For employers that have workers within a safety-sensitive industry, or where there's a special relationship or mandated due care toward customers, Deitchler says they probably should elevate the safety and due-care concerns to some extent above the potential risk for a legal claim.
"If you've got workers who are drivers," he says, "you're probably going to want to take a very thoughtful look at the extent of your legal obligations, because you certainly don't want someone who is impaired causing catastrophic loss after you let the employment law take away the threat of the potential exposure on a personal injury claim."
According to Eric Janson, a partner in the Washington office of Seyfarth Shaw, Connecticut is one of eight states that have recently passed laws prohibiting employers from taking adverse employment action against individuals who are lawfully prescribed medical marijuana under state law.
Janson says most of these states have only prohibited employers from engaging in "status-based" discrimination -- i.e. refusing to hire or terminating an individual based on their status as a lawful cardholder under a state's medical marijuana program.
"Noffsinger appears to run contrary to a number of other state and federal courts which have either implicitly or explicitly held that similar anti-discrimination laws were preempted by CSA," Janson says, adding that this legal precedent provided legal certainty for employers seeking to prohibit applicants or employees from engaging in any type of medical marijuana use on-duty or off-duty -- even if it's lawful under state law.
Janson says that, while the Noffsinger case will likely be appealed to the Second Circuit -- particularly given what many may view as a "tortured" interpretation of the CSA/ADA -- the decision should remain of particular significance to Connecticut employers that have zero-tolerance policies on drug use either at work or while off-duty.
"Until this decision is overturned, employers in Connecticut should consider taking a case-by-case approach for individuals who self-identify or test positive for lawfully prescribed medical marijuana," he says. Employers now need to determine whether individuals can use medical marijuana off-duty without having a negative impact on their job performance or job responsibilities -- similar to how many employers currently treat off-duty alcohol use or the use of certain other prescribed medications.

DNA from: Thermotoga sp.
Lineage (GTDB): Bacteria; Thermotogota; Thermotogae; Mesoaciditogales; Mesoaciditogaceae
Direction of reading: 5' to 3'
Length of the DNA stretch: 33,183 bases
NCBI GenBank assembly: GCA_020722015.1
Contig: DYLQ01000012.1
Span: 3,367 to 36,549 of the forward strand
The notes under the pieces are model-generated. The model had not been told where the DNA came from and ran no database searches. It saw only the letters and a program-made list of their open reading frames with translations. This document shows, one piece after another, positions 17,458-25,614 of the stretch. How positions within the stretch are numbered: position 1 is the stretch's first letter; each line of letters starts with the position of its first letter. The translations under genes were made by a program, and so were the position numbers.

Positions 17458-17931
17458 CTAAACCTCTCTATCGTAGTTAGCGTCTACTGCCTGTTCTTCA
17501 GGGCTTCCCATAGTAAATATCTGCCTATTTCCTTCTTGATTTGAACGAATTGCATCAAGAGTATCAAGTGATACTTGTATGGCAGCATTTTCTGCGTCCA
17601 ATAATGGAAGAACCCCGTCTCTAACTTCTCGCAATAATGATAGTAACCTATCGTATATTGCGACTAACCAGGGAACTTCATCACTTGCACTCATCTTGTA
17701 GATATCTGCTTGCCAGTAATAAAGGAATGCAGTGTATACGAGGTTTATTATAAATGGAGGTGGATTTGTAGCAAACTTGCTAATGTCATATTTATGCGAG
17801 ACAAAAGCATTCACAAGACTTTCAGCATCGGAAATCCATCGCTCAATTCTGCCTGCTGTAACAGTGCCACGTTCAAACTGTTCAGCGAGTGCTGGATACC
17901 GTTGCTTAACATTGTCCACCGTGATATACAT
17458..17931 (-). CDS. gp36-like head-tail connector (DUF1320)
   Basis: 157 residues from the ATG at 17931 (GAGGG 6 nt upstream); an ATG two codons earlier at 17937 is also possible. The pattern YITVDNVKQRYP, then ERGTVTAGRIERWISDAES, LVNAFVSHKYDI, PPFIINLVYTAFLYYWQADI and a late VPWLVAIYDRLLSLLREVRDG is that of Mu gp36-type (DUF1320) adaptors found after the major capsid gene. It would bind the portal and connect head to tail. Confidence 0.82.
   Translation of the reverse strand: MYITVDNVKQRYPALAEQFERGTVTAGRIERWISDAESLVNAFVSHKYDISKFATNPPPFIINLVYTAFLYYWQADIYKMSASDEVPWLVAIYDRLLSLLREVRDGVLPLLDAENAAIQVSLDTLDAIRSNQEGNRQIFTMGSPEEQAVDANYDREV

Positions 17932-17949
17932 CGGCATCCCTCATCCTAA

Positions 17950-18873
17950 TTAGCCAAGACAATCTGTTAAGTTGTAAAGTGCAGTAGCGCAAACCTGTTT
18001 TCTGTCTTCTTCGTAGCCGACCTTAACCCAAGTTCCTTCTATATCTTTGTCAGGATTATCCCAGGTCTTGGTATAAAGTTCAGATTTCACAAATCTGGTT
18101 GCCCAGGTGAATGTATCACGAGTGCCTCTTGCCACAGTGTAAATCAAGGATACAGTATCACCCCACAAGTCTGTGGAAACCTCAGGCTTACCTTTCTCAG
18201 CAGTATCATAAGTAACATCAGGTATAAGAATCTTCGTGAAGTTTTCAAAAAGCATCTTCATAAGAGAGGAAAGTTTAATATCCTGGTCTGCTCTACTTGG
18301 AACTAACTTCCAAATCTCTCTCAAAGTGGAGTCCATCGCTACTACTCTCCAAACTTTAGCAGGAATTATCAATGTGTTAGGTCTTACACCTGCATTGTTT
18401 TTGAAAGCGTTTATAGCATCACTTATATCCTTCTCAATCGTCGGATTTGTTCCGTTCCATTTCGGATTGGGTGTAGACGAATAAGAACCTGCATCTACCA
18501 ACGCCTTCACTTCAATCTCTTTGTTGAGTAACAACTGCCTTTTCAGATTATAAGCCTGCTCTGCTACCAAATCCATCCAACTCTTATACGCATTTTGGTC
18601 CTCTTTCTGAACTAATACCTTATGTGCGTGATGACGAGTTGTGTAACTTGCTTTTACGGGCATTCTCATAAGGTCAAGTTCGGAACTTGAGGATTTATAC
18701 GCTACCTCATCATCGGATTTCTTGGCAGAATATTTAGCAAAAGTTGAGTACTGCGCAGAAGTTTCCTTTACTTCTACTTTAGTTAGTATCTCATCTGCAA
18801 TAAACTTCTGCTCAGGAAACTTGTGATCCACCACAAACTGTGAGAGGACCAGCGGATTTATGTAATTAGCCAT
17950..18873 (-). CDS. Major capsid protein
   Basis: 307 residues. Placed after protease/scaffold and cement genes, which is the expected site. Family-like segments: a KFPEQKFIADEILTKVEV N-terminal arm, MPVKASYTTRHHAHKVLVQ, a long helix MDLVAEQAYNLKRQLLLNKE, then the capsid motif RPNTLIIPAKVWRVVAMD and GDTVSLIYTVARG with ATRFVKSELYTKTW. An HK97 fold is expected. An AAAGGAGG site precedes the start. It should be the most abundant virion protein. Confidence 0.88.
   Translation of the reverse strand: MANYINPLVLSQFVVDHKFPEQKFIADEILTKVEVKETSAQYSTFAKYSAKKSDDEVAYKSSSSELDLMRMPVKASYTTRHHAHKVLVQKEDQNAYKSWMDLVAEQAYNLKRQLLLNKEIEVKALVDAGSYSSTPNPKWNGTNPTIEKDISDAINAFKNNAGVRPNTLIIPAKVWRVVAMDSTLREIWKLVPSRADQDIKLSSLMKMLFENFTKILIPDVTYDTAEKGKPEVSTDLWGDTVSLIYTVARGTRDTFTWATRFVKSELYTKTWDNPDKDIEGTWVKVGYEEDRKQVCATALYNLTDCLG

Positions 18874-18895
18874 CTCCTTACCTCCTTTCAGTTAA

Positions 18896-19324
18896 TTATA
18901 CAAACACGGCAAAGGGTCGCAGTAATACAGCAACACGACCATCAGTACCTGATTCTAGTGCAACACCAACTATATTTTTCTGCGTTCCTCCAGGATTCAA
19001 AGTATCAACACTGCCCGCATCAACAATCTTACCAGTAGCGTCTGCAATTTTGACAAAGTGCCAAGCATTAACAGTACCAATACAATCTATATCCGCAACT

Laura Jacobsen, an attorney with McDonald Carano in Reno, Nev., has been helping employers write their workplace marijuana policies in a state that recently legalized the drug.
"We're wrestling with the Nevada statute," she says, "which says employers have a duty to reasonably accommodate the medical needs of an employee who engages in the use of medical marijuana under state law."
In that way, Nevada's law is similar to eastern states' statutes, with their anti-discrimination or reasonable accommodation language. And that makes it unlike California, Colorado and Washington, which don't have those specific provisions in their laws.
"Courts in those states have said, 'Yes, you can fire someone for testing positive for marijuana, even if they're engaged in medical use,' " she says. "So that's kind of how we were approaching it in Nevada. But then these cases started popping up and you look at the statutes, and our statute is actually more like the eastern states' [laws]."
Whatever state you're operating in, Jacobsen says, court decisions on workplace and medical marijuana use are all slightly different, based upon the language in each state's law.
Her advice to HR and employers? Read up on the state laws where your company does business.
"If your state law has any sort of duty to accommodate or anti-discrimination provision on medical marijuana use," she says, "then a zero-tolerance policy probably isn't going to fly."